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Below are some terms commonly used in the ESG investing field and in
corporate engagement:

An annual report required by the U.S. Securities and Exchange Commission (SEC), that gives a comprehensive summary of a company’s performance. The 10-K includes information such as company history, organizational structure, executive compensation, equity, subsidiaries, and audited financial statements, among other information. 

Rule 14a-8 provides an opportunity for a shareholder owning a relatively small amount of a company’s securities to have his or her proposal placed alongside management’s proposals in the company’s proxy materials for presentation to a vote at an annual or special meeting of shareholders.

An annual general meeting (AGM) also known as the annual meeting of shareholders is a meeting that publicly-held companies are required to hold annually either in person or virtually. At AGMs, the board and management apprise shareholders of the past year’s performance and future plans, shareholders vote on proxy proposals, and at the end, shareholders are generally invited to ask questions or make short statements. 

A conversation, either in person or virtual, including corporate representatives, shareholders, and relevant stakeholders to discuss an issue of mutual concern. These discussions are often held under Chatham House confidentiality rules.

Any contact initiated by a shareholder to make progress with a company on an ESG matter is considered shareholder engagement, also called corporate engagement.

Coalition for Responsible Investment. A regional coalition of faith-based investors who are members of ICCR engaging portfolio companies on issues of common concern.

Corporate social responsibility. Many companies have staffed CSR departments and issue annual CSR or sustainability reports.

Environmental, Social, Governance. ESG is both a method of investing and a range of metrics used to assess company performance. Sustainable investing, responsible investing and socially responsible investing are all akin to ESG investing.

Free Prior and Informed Consent is the principle that a community has the right to give or withhold its consent to proposed projects that may affect the lands they customarily own, occupy or otherwise use. FPIC is now a key principle in international law and jurisprudence related to indigenous peoples.  See: Declaration of the Rights of Indigenous Peoples (UNDRIP). 

The Global Reporting Initiative is a nonprofit organization that promotes economic, environmental and social sustainability. GRI provides all companies and organizations with a comprehensive sustainability reporting framework that is widely used around the world.

Impact investing is an investing strategy that focuses on investing in companies that create measurable, positive change in the world in addition to generating a financial return.

An organization that invests its own assets or those it holds in trust for others. Examples of institutional investors include asset management companies (including mutual funds), pension systems including unions, religious organizations, foundations, academic institutions, insurance companies, banks, and state treasury offices. Institutional investors are distinct from retail or individual investors.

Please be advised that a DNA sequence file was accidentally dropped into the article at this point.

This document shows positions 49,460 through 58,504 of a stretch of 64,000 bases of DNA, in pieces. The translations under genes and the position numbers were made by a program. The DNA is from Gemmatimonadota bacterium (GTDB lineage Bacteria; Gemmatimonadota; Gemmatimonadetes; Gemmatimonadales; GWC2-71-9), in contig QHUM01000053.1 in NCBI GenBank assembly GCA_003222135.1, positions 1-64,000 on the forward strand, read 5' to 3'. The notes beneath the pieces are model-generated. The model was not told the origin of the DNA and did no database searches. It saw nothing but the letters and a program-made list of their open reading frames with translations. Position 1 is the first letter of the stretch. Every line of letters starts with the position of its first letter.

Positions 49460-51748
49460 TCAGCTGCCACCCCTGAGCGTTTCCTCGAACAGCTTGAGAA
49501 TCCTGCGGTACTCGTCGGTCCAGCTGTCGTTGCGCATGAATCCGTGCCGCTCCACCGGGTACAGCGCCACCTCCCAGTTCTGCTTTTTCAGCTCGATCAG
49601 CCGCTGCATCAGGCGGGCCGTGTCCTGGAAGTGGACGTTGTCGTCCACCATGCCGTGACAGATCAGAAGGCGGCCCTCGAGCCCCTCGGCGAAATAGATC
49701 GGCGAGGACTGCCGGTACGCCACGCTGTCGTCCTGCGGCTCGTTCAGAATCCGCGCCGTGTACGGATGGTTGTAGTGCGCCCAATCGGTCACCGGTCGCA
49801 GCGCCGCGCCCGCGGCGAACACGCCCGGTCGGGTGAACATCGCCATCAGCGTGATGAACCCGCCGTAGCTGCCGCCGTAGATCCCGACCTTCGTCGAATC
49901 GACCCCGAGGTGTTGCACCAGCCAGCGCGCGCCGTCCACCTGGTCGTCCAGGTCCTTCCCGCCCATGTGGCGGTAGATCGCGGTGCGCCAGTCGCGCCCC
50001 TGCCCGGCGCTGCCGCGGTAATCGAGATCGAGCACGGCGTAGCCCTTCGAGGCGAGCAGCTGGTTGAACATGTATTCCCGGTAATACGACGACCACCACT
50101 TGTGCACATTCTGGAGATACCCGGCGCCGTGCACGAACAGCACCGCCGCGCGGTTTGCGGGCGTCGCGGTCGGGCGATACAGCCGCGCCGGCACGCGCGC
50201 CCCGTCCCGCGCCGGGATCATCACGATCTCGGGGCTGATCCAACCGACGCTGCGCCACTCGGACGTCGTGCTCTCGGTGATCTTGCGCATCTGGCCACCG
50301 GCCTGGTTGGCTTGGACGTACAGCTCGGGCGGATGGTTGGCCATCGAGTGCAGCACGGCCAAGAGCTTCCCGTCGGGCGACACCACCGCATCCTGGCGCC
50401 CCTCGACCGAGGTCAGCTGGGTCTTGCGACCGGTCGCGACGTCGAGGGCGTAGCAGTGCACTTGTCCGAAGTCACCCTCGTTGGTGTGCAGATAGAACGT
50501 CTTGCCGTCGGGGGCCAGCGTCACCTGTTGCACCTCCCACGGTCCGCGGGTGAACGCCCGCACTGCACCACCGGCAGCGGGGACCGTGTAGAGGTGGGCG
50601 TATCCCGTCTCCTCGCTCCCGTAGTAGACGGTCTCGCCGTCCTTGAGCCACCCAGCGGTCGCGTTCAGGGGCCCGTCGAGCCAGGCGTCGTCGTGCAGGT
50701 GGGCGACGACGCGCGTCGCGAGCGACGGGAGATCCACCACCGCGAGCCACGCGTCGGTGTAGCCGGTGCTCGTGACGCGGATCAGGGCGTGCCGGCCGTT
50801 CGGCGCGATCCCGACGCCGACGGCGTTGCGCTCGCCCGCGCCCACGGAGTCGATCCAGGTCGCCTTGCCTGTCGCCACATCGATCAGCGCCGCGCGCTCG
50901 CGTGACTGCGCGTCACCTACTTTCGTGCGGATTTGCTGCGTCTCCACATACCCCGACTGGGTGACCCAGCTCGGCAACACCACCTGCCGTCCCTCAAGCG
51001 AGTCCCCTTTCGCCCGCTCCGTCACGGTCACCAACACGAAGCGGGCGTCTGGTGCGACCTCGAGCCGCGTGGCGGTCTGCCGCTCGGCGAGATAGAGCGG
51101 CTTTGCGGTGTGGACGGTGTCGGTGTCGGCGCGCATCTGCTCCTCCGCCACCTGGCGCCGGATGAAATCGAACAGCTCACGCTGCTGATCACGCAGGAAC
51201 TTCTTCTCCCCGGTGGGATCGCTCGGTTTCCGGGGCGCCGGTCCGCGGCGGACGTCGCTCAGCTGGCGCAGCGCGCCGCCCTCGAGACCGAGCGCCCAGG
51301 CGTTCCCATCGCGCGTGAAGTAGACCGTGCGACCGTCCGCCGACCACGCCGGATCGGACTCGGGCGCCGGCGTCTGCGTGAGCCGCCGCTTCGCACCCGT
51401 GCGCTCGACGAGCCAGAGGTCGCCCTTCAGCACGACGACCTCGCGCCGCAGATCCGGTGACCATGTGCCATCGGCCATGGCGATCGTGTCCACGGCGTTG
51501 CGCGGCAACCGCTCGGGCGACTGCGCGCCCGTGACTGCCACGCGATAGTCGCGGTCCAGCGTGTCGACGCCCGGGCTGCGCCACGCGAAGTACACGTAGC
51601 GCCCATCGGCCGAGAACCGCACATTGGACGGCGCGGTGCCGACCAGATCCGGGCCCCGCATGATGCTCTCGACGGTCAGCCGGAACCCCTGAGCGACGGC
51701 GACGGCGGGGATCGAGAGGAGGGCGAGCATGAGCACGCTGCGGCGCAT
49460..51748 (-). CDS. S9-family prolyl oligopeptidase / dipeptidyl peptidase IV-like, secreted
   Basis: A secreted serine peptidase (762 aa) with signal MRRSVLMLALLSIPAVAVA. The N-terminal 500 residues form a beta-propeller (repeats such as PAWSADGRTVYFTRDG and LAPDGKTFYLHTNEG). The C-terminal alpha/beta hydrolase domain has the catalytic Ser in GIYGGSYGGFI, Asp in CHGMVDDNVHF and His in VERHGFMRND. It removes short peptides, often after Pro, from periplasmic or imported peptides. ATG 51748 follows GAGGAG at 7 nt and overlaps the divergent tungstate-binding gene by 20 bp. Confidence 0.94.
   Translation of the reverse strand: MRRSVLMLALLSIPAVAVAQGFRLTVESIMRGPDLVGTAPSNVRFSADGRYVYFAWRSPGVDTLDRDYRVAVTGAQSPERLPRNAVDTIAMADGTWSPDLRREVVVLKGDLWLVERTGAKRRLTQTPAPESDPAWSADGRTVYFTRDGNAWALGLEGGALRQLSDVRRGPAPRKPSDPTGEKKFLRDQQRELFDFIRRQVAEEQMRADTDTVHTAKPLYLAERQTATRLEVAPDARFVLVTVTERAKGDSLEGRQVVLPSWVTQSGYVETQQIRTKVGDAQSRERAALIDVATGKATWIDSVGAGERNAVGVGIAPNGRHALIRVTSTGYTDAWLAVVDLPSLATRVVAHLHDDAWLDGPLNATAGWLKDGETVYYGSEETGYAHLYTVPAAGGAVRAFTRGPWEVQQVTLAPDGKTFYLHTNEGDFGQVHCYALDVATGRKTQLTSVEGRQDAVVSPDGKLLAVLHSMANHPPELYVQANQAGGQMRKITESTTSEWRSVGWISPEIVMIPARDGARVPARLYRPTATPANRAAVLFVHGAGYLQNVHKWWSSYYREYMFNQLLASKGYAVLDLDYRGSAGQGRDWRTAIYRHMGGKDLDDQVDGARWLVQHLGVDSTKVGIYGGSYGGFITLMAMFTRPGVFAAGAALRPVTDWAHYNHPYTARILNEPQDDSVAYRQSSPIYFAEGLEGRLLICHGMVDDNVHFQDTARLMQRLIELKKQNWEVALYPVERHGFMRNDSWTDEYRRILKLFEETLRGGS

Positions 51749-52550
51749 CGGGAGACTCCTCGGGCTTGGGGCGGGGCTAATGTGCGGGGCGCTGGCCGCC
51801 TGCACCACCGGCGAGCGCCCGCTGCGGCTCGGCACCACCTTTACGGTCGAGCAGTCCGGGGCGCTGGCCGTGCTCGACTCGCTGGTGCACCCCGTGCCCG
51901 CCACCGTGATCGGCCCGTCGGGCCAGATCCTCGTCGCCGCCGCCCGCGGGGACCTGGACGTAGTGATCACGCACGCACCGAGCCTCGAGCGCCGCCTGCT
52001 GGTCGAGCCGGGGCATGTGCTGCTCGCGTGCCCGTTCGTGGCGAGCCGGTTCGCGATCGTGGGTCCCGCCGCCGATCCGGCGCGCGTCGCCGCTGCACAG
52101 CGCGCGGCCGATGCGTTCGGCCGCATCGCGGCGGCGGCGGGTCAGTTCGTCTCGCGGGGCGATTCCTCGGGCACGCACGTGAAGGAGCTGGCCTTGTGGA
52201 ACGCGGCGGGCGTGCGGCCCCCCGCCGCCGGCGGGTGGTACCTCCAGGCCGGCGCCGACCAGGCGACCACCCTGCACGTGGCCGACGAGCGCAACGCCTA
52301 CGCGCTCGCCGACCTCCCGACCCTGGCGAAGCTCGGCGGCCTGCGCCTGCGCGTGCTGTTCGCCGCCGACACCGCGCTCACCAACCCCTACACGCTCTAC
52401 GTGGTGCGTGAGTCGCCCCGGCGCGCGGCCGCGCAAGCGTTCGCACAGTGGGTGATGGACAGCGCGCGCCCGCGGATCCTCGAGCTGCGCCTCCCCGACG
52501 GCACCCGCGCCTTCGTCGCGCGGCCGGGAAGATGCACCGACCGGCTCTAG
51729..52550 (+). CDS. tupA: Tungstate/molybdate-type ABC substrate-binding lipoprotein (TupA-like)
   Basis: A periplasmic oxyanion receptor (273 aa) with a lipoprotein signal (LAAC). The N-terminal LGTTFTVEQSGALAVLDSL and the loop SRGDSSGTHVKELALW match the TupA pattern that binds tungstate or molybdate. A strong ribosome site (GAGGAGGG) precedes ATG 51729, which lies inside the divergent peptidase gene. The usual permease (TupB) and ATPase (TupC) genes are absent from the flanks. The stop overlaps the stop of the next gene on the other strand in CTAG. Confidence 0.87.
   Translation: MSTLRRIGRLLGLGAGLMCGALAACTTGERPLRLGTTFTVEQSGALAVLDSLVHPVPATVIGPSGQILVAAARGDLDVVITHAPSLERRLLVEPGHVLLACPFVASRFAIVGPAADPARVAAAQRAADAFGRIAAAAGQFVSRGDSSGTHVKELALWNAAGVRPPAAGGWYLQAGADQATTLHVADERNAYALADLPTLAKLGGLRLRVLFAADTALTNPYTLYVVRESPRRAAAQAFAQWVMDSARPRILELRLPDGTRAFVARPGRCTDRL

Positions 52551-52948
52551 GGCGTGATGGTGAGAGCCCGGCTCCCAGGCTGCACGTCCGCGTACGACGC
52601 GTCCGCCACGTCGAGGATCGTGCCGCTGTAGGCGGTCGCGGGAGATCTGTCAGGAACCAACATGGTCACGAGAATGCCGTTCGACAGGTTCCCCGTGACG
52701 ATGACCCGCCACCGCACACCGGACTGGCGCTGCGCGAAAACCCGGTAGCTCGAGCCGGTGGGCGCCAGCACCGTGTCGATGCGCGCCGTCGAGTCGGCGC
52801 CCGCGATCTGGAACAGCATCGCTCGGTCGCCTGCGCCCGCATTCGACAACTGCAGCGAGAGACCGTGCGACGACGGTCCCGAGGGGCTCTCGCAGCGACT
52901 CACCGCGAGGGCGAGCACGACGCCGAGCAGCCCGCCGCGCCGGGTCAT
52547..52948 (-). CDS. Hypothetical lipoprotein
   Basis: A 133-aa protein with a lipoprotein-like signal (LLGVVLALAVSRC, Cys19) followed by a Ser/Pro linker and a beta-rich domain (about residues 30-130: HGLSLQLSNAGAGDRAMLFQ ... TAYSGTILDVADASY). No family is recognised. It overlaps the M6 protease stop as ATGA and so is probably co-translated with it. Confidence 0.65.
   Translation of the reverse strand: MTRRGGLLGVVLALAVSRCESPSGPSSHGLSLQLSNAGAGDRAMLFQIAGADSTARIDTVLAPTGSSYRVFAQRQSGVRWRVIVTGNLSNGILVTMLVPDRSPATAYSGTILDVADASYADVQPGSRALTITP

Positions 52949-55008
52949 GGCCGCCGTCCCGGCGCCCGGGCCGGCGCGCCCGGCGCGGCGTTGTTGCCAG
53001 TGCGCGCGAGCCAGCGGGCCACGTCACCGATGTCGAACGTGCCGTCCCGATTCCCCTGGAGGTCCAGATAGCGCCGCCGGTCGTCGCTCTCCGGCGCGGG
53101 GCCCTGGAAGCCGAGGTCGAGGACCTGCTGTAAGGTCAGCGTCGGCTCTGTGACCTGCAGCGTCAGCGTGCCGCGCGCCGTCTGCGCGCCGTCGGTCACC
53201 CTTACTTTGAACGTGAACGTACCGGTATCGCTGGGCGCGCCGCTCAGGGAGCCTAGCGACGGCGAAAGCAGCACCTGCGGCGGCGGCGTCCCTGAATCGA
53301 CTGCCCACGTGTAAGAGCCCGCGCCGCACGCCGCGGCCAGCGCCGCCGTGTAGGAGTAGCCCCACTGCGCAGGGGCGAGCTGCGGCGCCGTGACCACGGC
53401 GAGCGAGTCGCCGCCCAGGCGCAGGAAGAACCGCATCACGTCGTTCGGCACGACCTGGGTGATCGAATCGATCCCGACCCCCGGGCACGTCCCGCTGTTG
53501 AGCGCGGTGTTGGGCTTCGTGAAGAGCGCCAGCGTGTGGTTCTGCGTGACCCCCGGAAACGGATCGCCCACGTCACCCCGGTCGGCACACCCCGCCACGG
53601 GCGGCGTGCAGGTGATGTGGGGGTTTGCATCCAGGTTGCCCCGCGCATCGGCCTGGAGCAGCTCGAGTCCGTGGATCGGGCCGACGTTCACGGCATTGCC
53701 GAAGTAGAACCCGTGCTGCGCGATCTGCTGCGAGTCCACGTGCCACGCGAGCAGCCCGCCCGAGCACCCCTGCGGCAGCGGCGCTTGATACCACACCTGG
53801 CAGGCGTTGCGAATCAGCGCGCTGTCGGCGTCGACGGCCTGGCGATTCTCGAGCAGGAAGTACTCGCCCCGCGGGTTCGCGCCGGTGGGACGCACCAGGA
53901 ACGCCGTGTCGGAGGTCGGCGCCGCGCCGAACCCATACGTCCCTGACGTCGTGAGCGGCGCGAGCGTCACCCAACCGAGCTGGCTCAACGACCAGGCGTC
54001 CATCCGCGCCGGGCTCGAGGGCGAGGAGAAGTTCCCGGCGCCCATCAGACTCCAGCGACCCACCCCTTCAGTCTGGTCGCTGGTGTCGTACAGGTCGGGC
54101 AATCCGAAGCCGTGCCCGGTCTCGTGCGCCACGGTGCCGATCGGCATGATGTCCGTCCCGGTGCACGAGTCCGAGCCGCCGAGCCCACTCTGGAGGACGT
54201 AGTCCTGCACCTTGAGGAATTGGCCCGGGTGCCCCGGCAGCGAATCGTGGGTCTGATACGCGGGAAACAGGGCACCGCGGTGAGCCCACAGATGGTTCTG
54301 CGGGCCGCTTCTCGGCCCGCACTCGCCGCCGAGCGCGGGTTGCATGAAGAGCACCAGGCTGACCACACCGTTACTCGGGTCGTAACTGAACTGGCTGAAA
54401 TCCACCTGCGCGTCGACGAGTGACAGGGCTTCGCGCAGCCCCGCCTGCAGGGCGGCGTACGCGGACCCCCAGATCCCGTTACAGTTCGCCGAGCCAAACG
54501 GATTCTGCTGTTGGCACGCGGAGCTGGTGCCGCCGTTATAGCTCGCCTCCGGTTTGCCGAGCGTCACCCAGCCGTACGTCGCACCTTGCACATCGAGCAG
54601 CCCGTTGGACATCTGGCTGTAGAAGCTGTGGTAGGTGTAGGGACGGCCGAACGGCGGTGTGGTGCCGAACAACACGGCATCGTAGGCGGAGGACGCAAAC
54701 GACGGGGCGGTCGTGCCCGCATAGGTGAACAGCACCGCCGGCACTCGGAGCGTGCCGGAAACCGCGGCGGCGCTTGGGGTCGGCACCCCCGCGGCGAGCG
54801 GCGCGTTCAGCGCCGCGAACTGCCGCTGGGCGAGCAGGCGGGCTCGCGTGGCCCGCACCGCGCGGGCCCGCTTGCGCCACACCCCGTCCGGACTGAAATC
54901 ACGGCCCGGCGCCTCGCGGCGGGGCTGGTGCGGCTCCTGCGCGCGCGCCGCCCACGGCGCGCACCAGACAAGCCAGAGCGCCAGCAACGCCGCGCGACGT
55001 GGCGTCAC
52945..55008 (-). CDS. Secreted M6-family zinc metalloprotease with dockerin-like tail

The collection of stocks held by an investor.

Key Performance Indicator: Quantifiable measurements used to gauge or compare performance in terms of meeting strategic and operational goals.

An ICCR member or investor who leads a resolution is called the ‘lead’ or ‘primary’ filer. Other investors may participate in the proposal by becoming a co-filer.

This statement is filed with the SEC by the board/management of publicly-held companies in advance of the AGM to solicit shareholder votes in favor of management proposals. Shareholder proposals that pass muster at the SEC are also included on the proxy statement to be voted on at the AGM.

A more fulsome argument in favor of a shareholder proposal intended to solicit the votes of other shareholders.

Shareholders are asked to vote their proxies on the slate of proposals put forward at portfolio companies prior to each AGM. Their ability to sway the vote depends on the amount of shares they control.

Shareholder resolutions are proposals submitted by shareholders for a vote at the company’s annual meeting. Typically, resolutions are opposed by the corporation’s management, hence the insistence on a vote. For publicly held corporations in the United States, the submission and handling of resolutions are regulated by the Securities and Exchange Commission (SEC).

  • Challenge or “No Action”: Corporations can challenge shareholder resolutions on the basis of one or more grounds and these challenges are adjudicated by the SEC. A “No Action” request on behalf of a company petitions the SEC to permit the company to exclude a shareholder proposal from its proxy statement.
  • Omitted: A resolution is considered “omitted” when the SEC gives a company permission to exclude a shareholder’s resolution from its proxy ballot.
  • Withdrawal: When a company meets the main requests of a shareholder proposal, shareholders will often decide to withdraw the proposal prior to the AGM. Shareholder proponents generally consider a withdrawal a success.

ICCR’s proprietary database housing shareholder resolutions/proposals dating back to our inception in 1971. ShareEx is also an engagement hub for members where they can collaborate on engagements and measure progress against their objectives.